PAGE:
Growing up in the hospitality sector gives you great abilities around reading people – the good tippers, the stingy people who would order hot water and bring their own tea bag (seriously!), the couple who were on a first date or in the middle of a fight; the people who you could tell even by the way they walked in the door whether they were going to be nice or difficult.

We could also always tell a bluffer, where people would try anything to get out of paying for a meal. Mum taught us how important it was to listen to our customers complaints and handle them all with courtesy and if at all possible make sure they left feeling that their grievance was heard and dealt with.

She would say, if they have a good experience they will tell two or three people but if they went out feeling negative (even when at times we knew they were in the wrong), they would tell 100 people!  She always had the ethos, that the customer was always right – even when she knew they were in the wrong!!!

Photo 9

Mum and Dad by the Trevi Fountain in Rome

Lesson No 4: Work hard but play hard!

My mum always loved to throw a great party and she loved her holidays with my dad – the good times balanced the times when it was heads down, working at top gear.  They both were two of the hardest workers I have ever known – I think the only one that could beat them is my husband Greg!

During high season they worked seven days a week, from 8am until after 9pm, but then they made sure to treat themselves to really nice holidays in far flung places.  They also had nice weekend breaks together, were great customers in other restaurants in town and just loved having people over for parties and dinners.

Mum very much taught me that if it is all about work, it’s not success.

That if you work hard, it’s important to spend some of that hard earned money creating lasting happy memories and treating yourself to nice things. Mum had lots of happy memories of herself and dad in Rome, travelling along the Amalfi Coast, having a glass of wine in St Mark’s Square in Venice, visiting Russia when very few Europeans were going there.

I must get my love of Italy from her – you can’t keep me away from the place!

No matter what business was like during the turmoil of the last few years I always made sure Greg and I had some downtime together, with some sun on our faces for a week or two.  There are always a million reasons why we shouldn’t take the break from our busy business – but we have gathered an amazing Fuzion family around us who watch our back and our business when we are away and we come back with a renewed sense of vigour for our business, with fresh ideas and energy.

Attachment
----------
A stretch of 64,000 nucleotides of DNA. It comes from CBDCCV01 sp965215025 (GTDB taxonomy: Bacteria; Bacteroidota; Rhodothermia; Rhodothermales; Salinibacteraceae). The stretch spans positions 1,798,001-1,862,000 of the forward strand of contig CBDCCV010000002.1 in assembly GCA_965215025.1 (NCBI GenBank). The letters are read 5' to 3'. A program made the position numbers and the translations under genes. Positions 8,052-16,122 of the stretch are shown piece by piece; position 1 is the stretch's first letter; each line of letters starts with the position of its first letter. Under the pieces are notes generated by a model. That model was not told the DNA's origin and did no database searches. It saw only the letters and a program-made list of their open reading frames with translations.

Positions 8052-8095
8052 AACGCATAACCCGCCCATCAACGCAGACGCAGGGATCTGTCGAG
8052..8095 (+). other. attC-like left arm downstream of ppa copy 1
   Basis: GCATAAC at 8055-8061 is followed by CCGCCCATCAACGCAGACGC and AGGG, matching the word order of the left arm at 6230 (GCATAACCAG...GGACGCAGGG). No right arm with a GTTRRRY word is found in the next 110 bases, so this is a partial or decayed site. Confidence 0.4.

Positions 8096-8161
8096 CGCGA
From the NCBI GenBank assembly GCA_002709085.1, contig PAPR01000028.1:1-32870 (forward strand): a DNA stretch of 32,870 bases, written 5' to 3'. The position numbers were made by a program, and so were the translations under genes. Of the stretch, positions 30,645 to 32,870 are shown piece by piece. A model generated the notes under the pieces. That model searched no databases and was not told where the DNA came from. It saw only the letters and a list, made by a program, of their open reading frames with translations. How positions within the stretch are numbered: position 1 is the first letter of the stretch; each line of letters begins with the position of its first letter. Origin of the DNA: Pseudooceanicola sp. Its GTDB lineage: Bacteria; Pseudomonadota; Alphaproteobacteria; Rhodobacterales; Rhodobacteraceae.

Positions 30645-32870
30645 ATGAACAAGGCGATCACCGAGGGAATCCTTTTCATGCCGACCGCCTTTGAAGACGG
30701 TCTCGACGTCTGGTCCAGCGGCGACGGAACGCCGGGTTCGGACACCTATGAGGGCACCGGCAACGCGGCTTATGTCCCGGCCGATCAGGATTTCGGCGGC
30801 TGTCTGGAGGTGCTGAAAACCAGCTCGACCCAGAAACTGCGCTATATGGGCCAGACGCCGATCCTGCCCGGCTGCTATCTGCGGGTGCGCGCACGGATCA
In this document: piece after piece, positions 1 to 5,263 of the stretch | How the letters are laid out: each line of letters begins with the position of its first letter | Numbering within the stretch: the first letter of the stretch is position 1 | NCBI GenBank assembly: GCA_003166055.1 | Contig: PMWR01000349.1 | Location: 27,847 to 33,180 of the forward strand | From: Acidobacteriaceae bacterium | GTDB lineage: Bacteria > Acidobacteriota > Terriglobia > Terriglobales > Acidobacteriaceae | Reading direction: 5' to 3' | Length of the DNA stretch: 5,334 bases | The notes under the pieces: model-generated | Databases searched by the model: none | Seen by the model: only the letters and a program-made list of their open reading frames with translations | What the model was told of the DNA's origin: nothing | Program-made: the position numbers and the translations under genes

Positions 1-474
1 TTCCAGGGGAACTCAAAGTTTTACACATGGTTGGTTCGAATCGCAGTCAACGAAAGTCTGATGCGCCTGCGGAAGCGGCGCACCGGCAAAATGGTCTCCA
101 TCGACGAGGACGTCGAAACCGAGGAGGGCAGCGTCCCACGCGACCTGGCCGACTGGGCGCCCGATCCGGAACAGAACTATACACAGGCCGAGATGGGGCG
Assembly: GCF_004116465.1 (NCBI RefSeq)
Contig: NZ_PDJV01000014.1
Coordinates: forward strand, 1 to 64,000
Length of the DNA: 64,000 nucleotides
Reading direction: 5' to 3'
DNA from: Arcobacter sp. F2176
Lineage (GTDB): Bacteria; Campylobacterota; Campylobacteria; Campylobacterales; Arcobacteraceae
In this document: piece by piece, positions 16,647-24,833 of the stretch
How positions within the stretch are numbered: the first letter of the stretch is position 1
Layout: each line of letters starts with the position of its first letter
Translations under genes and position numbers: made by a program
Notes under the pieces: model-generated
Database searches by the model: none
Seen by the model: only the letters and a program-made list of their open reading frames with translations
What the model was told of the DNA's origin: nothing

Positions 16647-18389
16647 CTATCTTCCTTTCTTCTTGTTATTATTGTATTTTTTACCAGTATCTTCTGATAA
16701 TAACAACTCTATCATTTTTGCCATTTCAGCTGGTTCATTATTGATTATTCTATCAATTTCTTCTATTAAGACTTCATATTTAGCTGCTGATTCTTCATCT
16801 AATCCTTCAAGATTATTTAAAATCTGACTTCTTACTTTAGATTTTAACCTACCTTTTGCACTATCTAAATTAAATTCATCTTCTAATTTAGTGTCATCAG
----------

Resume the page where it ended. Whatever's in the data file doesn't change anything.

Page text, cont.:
Mum with one of her greatest friends - and bridge buddy - Monica Kelly

Mum with one of her greatest friends – and bridge buddy – Monica Kelly

Lesson No 5: Mind your friends, they will become family

Mum had some strong friendships going back decades to when she first came to Tralee including, Maureen Deane, Monica Kelly, Phyllis O’Sullivan and Noreen O’Sullivan.  Her friends loved her and our restaurant on Castle Street was the meeting point for all her buddies.

Even though she was very busy she always made time for her friends and they always knew they could count on her for a chat, a piece of advice or just an ear to listen.

We would come home from school and there she would be in the middle of them, at table one in the right hand corner of our restaurant, hatching some plan or just shooting the breeze.  We would roll our eyes up to heaven and disappear to our home upstairs, knowing that we wouldn’t get any attention from her until her friends had left.

She loved bridge and loved her weekly bridge club.  I remember once asking her not to go to the club and stay home with us as I probably had a bad day at school or something.  She explained to me that she had committed to go; that she would be letting her friend down who she was paired with for bridge that night.

She told me that it was so important to cherish and respect your friends; that they provided  support and balance to her life and that when the chips are down and when all us kids had left the nest, they would still be around.

It was so true; her five kids very soon got on with our own lives, but she still had her friends, her bridge and her Soroptimist club and later the Probus club.  And those same friends formed her guard of honour at her funeral.  She was so right, they were there for her, right up to the very end!

I always remember what my mum said and really cherish my friends. The older I get the closer I get to my friends and know that I will have most of them in my life forever. We don’t live in each other’s pockets, but they know I’m there for them if they need anything as they are for me – they are my family every bit as much as my siblings are.

Deirdre Waldron - Fuzion PRDeirdre Waldron is the founding partner of Fuzion

Fuzion are a Marketing, PR and Graphic Design firm with offices in Cork and Dublin, Ireland